Under the Radio
hich human extreme best depicts the typical mixed CD-R user? A Caucasian, backward-hatted, Hollister employee who crams 82 minutes of Yellow Card, Steve Miller Band, and A Perfect Circle into a decorative, graphic-designed, Sony blank disc? Or perhaps a grad student whose latest MP3 collage includes PiL b-sides; rare, early Modern Lovers; and an EP from that new Teutonic microhouse producer?
The CD-R institution can either be rebuked for its failure to cherish the album as unified wholes and not providing musicians with their financial dues, or it can be exalted for providing the music seeker with knowledge that would otherwise be inaccessible. Whatever your burned CD worldview, it goes without saying that few would turn away from making money off compiling a mix CD. Of course, few have attained the standing to do so but, apparently, the Casio-wielding leader of Grandaddy, Jason Lytle, is one of them.
The bands featured on Below the Radio tend toward the indie (not indie) genre: Beck, Pavement, Snow Patrol, Blonde Redhead, and the like. It’s a compilation typified by lots of acoustic guitars, conservative synthesizer riffs, major keys, and white guys— Beulah, Little Wing, Earlimart, Golden Boy, Giant Sand, and Home make up much of the rest of the roster.
While most of the material on the compilation is of decent quality, Lytle’s intent to introduce the musical gems he excavated from the dense, indie dirt, comes up a bit short. Taken as a whole, the epic build-ups and generic choruses gradually lose their power over the disc’s length. It doesn’t help that many of the artists seem to believe that adding two or three extra instruments to a final mix will compensate for a lack of a hook, melody, or ingenuity—nine-instrument arrangements abound, but curiously always seem to find a place for a simplistic synth lead.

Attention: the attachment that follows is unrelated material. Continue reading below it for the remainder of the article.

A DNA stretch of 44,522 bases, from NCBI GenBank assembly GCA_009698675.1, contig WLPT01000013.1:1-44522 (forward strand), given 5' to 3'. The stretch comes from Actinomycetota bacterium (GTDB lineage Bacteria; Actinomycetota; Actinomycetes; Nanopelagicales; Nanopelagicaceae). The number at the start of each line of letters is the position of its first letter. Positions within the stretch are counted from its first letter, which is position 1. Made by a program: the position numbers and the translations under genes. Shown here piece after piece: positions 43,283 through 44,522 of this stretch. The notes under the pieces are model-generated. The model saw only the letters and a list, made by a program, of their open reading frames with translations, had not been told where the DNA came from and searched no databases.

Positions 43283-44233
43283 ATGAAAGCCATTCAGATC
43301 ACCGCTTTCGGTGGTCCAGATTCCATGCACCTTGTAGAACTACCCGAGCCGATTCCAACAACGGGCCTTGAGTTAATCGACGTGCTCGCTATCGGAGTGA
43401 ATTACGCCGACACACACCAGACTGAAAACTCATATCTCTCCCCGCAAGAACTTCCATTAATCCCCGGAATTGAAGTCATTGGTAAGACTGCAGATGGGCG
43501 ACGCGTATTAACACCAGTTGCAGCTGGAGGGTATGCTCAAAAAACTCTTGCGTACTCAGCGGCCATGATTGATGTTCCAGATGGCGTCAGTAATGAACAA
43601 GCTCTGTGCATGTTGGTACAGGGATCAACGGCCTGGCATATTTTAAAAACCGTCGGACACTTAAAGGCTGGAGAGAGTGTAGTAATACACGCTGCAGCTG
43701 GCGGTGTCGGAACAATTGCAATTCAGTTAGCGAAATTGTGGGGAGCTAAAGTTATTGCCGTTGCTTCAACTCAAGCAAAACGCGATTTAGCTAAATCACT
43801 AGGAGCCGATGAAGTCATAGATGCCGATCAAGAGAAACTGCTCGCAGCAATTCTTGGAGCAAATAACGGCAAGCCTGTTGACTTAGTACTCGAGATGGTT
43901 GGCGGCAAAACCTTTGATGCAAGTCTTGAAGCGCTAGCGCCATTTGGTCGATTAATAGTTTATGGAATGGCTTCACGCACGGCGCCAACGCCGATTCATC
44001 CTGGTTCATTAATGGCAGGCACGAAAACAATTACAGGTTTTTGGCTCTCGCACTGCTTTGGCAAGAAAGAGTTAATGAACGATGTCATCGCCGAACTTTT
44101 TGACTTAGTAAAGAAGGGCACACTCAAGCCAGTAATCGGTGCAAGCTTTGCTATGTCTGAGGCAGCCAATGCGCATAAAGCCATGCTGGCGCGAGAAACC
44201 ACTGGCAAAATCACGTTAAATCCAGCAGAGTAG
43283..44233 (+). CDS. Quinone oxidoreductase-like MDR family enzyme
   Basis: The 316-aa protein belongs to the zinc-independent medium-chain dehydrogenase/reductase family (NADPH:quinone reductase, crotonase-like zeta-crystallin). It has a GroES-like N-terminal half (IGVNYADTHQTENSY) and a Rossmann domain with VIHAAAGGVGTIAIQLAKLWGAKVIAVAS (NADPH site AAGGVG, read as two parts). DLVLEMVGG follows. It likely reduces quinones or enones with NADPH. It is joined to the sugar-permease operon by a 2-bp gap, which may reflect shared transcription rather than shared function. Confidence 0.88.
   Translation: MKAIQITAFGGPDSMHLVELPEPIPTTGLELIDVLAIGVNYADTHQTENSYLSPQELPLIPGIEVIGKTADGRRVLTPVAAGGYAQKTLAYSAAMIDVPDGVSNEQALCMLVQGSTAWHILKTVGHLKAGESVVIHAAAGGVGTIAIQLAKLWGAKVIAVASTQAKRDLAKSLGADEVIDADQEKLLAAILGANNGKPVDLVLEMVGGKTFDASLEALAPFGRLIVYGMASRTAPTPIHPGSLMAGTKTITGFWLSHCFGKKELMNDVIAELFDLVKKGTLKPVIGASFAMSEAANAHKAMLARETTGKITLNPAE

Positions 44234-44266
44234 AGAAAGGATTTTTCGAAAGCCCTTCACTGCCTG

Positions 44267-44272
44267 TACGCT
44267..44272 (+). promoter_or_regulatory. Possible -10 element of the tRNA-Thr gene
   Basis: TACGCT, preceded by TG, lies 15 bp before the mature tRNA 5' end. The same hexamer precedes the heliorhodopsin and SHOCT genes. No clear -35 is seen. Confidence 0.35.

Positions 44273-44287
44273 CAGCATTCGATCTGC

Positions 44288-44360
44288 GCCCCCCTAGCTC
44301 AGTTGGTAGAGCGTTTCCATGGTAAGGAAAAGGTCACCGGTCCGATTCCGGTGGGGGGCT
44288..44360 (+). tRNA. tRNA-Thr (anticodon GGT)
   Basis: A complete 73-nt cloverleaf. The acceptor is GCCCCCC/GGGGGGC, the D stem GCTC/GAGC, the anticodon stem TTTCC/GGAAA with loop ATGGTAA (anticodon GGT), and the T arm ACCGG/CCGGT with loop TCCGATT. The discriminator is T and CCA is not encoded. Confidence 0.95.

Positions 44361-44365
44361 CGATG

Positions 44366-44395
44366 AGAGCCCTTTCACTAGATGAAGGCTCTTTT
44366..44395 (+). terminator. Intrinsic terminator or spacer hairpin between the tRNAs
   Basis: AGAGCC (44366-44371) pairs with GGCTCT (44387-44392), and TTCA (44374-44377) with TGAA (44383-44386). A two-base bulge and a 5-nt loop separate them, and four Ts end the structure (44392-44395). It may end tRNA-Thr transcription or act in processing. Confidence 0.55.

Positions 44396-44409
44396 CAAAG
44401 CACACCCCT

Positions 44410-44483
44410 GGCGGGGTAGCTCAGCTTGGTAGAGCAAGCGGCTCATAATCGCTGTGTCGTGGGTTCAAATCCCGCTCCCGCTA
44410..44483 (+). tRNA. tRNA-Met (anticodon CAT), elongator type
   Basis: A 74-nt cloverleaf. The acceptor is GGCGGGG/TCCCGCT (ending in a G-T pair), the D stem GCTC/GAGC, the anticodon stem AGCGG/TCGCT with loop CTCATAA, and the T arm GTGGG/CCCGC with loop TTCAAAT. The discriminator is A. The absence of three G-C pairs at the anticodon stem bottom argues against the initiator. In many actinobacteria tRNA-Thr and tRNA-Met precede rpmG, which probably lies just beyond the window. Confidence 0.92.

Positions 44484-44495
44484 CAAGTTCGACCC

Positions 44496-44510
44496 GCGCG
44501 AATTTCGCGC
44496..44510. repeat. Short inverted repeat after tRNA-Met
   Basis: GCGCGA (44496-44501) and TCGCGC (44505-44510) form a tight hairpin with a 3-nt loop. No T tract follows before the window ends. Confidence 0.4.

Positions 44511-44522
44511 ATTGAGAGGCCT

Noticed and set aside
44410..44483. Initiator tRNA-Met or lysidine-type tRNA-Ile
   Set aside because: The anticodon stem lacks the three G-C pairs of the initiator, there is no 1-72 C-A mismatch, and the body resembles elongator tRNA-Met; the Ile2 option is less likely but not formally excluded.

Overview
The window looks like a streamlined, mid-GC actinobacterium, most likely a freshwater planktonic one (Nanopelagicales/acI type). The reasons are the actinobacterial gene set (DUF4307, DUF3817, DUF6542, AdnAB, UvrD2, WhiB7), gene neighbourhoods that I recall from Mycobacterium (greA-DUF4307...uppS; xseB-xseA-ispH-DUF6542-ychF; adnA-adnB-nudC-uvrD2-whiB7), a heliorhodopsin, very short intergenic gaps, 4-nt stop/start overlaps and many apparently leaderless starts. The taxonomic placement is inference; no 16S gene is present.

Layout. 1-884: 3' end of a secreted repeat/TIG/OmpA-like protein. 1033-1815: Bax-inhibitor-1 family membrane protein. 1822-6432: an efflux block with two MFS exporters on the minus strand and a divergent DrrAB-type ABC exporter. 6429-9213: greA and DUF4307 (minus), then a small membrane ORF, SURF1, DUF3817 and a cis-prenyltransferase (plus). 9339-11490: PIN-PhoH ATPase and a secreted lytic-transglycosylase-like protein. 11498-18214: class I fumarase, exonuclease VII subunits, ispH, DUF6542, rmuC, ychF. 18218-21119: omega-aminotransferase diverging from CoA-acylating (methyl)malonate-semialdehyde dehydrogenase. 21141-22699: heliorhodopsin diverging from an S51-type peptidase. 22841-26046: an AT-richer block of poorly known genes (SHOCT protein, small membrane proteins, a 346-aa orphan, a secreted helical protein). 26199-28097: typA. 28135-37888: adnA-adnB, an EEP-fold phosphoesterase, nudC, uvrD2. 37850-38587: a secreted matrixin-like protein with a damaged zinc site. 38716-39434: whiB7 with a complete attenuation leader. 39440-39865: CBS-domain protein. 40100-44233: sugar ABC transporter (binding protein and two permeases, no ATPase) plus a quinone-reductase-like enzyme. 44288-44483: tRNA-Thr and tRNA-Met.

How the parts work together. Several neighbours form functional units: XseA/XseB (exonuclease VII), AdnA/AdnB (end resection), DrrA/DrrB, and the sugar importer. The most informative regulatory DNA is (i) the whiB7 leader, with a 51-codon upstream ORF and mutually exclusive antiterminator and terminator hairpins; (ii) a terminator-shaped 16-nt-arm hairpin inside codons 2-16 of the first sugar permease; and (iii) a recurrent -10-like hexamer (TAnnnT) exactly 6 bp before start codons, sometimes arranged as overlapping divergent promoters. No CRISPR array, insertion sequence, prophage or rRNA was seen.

On “Color Bars,” Ealimart pays their usual close attention to layered arrangements, spreading speaker-switching electronic percussion, reversed tracks, and strings over a piano-driven chord progression, but the band fails to deliver much more than a mediocre build-up of generic indie rock. Snow Patrol also puts in a great deal of compositional effort, featuring an arrangement that begins with Fire Show guitar dueling and subtle backing strings, but the track, “Run,” loses conviction with its dramatic verse-chorus dynamic shift and needless longevity. The same goes for Home’s home-recording style production 90-second introduction, which predictably bursts forth into pristinely produced indie pop. These complaints are intrinsically petty, but they are endemic to the proceedings: a majority of the material presented on Below the Radio lacks individuality.
While the overall collection is lacking in substance, several quality tracks can be found. Giant Sand’s “Bottom Line Man” is among them, beginning with a World War II lounge piano intro that’s joined by closely mic’d snare rattling and a speech-sung melody that favorably recalls Lou Reed’s Berlin material. Also centered around a piano figure, Blonde Redhead’s “For the Damaged” spotlights Kazu Makino in one of her finest moments, as she pours a gorgeous melody over an equally inspiring acoustic guitar accompaniment. Pavement provides an additional highlight in “Motion Suggests”, a track from Wowee Zowee that entertains nicely with its lazy circus organ and signature lo-fi guitar licks.
Grandaddy’s own track, “National Anthem”, borrows its title from the band’s assumed idols and would fit nicely in a future Old Navy commercial. Like many of its Below the Radio brethren, it’s hard to justify the attention the song receives. Which makes, in general, the purpose of Lytle’s compilation a bit perplexing. Thirteen tracks most listeners could already download for themselves and one original composition? That’s a mighty expensive single.
Reviewed by: Kyle McConaghy
Reviewed on: 2005-01-06